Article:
The Ford-Rouge Blast Was Corporate Cost-Cutting to Blame?

Topped by eight large smokestacks, the power house dominates any view of Ford's huge Rouge complex in Dearborn, Michigan. When an explosion followed by fire ripped through the power house on February 1, the results were disastrous.

Power house boilers provide steam and electricity to run a steel mill, a stamping plant, an assembly plant, a tool and die shop, a glass plant, a frame plant, and an engine plant on the 1,100-acre complex.

Normally, 70 or 80 people staff the power house. The blast killed four and injured 27 more. Fifteen remain in the hospital, many of them with severe burns.

Immediately after the explosion, UAW Local 600, which represents workers in the complex, provided a gathering place, hotline information, counseling, and fresh clothing. The local hosted a blood drive for burn victims; nearly 1,000 people--mostly Local 600 members--donated, some waiting in line five or six hours for the privilege.

Ford scrambled to get alternative power to re-start production, bringing in generators and outside power, but it was a week before Ford's full operations resumed.


On February 5, a state inspector said boiler number six exploded due to a gas build-up in the fire box. The real question, though, is whether the underlying cause was just a random "act of God," or corporate neglect of maintenance and safety procedures.

Ford says it’s too early to determine the cause of the blast, though one millwright questioned whether alarms were maintained properly.

William Clay Ford, Jr., 42 years old and recently named Ford Chairman, called February 1 "the worst day of my life." He said everyone at Ford is "family."

Many workers were impressed that Ford showed up at the plant, hospitals, and a deceased worker’s home. The company has been largely successful in diverting criticism, saying, "The power house is a well-oiled machine."

UAW Local 600 President Jerry Sullivan initially seemed to question whether Ford provided adequate maintenance resources, telling reporters, "It’s a very dangerous place to work." Sullivan listed hazardous power sources and added, "You have to have tip-top maintenance to keep it going."

Later, Sullivan seemed to let Ford off the hook. "Ford was maintaining it properly, but it was a very old building," he said. This bolstered site manager Art Janes’s claim: "The UAW understands that things like this happen and we are family."

The power house, though, does have a history. Workers were burned in a 1986 incident. A 1989 explosion released asbestos, flooded tunnels, and killed two subcontract workers. In 1996 a power house worker’s safety complaints about a turbine explosion led to state safety citations and fines.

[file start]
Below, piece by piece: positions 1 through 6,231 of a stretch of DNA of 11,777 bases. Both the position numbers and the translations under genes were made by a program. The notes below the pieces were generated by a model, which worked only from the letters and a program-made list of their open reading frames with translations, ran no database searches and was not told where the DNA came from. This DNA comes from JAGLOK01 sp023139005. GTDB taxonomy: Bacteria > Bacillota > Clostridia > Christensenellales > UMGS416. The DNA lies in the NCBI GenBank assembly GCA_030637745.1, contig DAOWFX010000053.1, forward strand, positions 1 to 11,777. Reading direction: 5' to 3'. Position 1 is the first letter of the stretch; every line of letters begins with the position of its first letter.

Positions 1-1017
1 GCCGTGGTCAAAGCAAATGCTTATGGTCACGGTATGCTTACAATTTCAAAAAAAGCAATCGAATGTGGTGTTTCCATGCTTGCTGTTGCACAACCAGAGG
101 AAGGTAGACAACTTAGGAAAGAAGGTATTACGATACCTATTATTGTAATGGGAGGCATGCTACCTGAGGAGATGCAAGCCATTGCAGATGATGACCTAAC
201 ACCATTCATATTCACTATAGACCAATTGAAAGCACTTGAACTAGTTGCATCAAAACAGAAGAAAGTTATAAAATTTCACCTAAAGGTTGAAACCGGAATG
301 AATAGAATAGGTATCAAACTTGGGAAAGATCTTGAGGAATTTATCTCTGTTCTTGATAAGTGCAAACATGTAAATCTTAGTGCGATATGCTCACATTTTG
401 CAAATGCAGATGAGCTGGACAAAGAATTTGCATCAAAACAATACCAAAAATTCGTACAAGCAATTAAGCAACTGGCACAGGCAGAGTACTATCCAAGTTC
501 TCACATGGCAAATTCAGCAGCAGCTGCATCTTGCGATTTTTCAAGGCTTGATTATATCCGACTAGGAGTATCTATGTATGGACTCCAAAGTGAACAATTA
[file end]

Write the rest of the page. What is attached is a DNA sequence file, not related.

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A worker at the glass plant said that last August a power house substation caused a fire in the glass plant.

A journeyman boiler operator, retired after more than 40 years, remembers "time-study men cutting jobs in the power house." He describes a valve removed for maintenance while supervision "thought the water seal would hold." The resulting explosion into a locker room would have roasted workers had it occurred 20 minutes earlier.


Ford is conducting a multi-billion dollar cost-cutting campaign. In a profitable period, jobs are eliminated and maintenance overtime severely cut. This endangers even machinery, but has pleased Wall Street. It helped Ford buy Volvo's auto operations for $6.5 billion without seriously diminishing the company’s $24 billion cash reserves.

Workers point to Ford's failure to repair even the Miller Road bridge to the Rouge since it collapsed in a train accident last August. This delayed some emergency vehicle response to the explosion.

And there is a special reason to question power house maintenance funding. The power house was to be replaced anyway by a new Consumers Power plant under construction nearby.

Injured workers are frequently accused of violating safety rules that upper management ignored for cost reasons. The spotlight on this explosion, however, could make a cover-up difficult. Angry workers and a few independent-minded reporters are questioning the power house maintenance history.

Ford is chopping up its empire, through outsourcing, subcontracting, plant sales, spin-offs, joint ventures. Some "family" that puts its "children" up for sale!

Ford is counting on products and services being cheaper once they are outsourced (but still largely under Ford’s control). Any piece of today’s capital can be outsourced or spun-off tomorrow. This cuts any long-term commitment to anything beyond next quarter's profits.


The UAW should hold its own investigation. It should promise workers protection against company retaliation, call dozens of rank and file workers to testify about Ford’s safety record, and use that testimony to popularize strikeable demands before and during the 1999 contract negotiations.

Confronted with prosperous auto companies unwilling to pay decent wages and benefits, the UAW's Walter Reuther used to demand that the companies "open the books." The UAW needs to resurrect that demand, not only on finances, but on all company records, including safety, engineering, and management decision-making. Our working lives and very survival are at stake.

Ron Lare works at the Ford Rouge plant. He is a member of UAW Local 600 and a member of the UAW New Directions caucus.